One of the greatest gifts enjoyed by anyone is that of friendships founded on shared experiences. For most of us our first friends were to be found among the ranks of our school mates, but where those friendships endure beyond the school gate and into adulthood the bond is all the more rewarding.
Looking back on my own classmates from the Christian Brothers old school in St. John’s Lane I find that the friendships which grew in youth act like an anchor in middle age, constantly bringing one back to the glorious days when the world was our oyster. Even yesterday as I got ready to leave my office I turned to the Athy on Line page on the Internet to read yet another piece from that computer wizard Mick Robinson, now living in Australia. Mick was a classmate of mine in the Christian Brothers and a star pupil who with lots of natural talent eschewed the slogging studious methods employed by untalented individuals like myself. His contribution to the Athy on Line page confirms his undoubted talents and belies Br. Keogh’s oft repeated claim:- “they’ll hang you yet Robinson”.
Mick was never overly concerned with the future prospect of such an event and lead a charmed and charming existence as a schoolboy full of devilment and good humour. I can recall an occasion at the height of winter in 1959 or thereabouts when Mick for a side bet of six old pence from each of his classmates went for a swim in the Canal lock. This was typical of the young Mike Robinson, clearly a budding entrepreneur whose horizons were not to be limited by the road signs leading out of Athy.
Another classmate and one I had the opportunity of meeting in 1998 in Beijing was Seamus Ryan, eldest son of Mrs. Noreen Ryan of Woodstock Street and the late Bill Ryan, school teacher extraordinaire. Seamus was called to teacher training on foot of his Leaving Certificate results, coming first in the class, and later qualified as a National Teacher. After a few years in the classroom Seamus returned to University and qualified as a Doctor. He is now head of the American Medical Centre in Beijing, China and thanks to the wizardry of the computers still keeps in touch with his classmates around the world.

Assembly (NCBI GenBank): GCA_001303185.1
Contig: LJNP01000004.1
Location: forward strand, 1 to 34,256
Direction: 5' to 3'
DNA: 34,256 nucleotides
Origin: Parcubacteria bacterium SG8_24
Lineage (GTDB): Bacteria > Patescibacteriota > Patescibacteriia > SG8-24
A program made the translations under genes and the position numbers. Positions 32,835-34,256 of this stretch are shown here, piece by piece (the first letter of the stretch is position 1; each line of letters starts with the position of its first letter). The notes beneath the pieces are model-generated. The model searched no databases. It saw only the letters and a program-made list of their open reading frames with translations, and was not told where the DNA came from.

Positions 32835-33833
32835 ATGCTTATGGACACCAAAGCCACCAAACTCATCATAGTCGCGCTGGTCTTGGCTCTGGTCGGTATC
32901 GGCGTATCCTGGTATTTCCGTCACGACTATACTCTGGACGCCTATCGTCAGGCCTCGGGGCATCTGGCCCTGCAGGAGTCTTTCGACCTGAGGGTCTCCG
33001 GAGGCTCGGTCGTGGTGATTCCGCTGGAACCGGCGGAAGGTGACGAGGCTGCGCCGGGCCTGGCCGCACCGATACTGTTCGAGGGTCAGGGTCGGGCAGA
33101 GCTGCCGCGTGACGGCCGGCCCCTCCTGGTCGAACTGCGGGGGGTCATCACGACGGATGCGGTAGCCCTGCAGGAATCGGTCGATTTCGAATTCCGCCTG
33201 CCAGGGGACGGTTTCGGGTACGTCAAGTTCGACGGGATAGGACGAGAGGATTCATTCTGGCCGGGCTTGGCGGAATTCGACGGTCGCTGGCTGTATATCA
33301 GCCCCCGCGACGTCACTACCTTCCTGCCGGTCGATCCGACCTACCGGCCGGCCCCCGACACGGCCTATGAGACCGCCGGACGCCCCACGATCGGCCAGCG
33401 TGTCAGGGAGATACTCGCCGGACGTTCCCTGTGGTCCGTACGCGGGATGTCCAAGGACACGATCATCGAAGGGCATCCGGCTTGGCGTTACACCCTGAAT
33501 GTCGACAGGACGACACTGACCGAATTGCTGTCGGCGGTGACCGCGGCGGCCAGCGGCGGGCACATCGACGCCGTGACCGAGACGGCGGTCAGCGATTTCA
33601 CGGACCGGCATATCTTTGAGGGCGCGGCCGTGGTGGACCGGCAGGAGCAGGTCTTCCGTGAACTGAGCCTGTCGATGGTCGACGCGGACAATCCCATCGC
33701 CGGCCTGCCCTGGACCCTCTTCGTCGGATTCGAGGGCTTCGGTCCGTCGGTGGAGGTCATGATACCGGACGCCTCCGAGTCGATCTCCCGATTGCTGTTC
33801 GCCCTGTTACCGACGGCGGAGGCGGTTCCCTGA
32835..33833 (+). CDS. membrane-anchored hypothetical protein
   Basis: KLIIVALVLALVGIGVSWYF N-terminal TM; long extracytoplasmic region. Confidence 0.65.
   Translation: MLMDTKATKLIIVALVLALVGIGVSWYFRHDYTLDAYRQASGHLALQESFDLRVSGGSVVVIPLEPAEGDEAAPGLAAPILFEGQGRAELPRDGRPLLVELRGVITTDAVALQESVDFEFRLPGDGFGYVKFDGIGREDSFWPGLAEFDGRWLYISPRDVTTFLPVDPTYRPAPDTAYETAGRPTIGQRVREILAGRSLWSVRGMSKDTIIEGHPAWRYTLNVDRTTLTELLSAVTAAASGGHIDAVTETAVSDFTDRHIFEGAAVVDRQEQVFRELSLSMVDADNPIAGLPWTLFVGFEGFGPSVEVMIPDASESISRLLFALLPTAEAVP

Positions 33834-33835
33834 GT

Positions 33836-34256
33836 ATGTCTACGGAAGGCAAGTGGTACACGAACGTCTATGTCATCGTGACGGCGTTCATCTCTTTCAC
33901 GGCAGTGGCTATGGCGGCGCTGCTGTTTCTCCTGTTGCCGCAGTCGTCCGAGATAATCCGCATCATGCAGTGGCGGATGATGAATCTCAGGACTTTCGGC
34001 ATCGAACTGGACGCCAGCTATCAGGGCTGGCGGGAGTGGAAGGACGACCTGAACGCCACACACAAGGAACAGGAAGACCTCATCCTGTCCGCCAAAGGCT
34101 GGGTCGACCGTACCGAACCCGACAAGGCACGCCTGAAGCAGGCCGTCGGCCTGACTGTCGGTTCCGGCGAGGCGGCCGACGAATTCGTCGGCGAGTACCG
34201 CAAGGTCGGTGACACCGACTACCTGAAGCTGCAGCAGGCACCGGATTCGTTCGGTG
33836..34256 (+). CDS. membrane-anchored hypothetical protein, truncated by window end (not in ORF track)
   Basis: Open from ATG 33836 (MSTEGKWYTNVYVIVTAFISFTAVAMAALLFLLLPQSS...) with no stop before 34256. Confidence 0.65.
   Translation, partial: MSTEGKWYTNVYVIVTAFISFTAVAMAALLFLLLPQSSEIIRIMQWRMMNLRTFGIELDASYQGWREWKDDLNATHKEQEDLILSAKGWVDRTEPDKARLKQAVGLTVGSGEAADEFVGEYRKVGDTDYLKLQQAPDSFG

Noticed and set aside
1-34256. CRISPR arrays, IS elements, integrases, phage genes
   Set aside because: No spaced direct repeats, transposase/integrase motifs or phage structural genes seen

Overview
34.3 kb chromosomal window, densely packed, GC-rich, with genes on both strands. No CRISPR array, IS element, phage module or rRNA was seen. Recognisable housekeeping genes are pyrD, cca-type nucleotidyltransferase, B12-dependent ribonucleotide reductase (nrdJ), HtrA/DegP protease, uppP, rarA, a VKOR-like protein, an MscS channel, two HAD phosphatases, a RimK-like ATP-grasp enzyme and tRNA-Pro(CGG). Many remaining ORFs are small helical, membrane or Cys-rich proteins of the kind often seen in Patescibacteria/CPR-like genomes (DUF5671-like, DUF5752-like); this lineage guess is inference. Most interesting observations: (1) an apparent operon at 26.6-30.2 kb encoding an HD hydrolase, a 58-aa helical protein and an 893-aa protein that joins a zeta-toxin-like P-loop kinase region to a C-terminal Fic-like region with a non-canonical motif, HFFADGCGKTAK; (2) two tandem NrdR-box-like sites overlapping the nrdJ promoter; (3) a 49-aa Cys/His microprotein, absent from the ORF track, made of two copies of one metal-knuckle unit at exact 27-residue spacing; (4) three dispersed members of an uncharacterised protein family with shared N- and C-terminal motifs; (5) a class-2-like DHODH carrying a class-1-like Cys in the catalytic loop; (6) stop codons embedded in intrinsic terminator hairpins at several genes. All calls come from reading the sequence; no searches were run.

Others with whom I shared the rough and tumble of life in the Christian Brothers school in the 1950’s included Kerry O’Sullivan, now a dentist in England. Pat Timpson, Lecturer, Sligo Regional College and Brendan McKenna, Managing Director of Abbott Laboratories also in Sligo are two of the class who did well in their own country. It wasn’t always easy for school leavers to find jobs in Ireland, especially in the late 1950’s or early 1960’s and the opportunity to attend University, now so common, was then restricted to a very few. Of my class only one person entered University as a day student following the Leaving Certificate. The rest like myself were not financially able to do so and the height of our ambition, assuming that you did not have enough honours to get teacher training, was to apply for a job in Guinness’, the County Council, the ESB or Bord na Mona. You might dream in those days of getting a job in the Banks but really for provincial “hicks” like ourselves, such exalted doors were not then opened. How times have changed!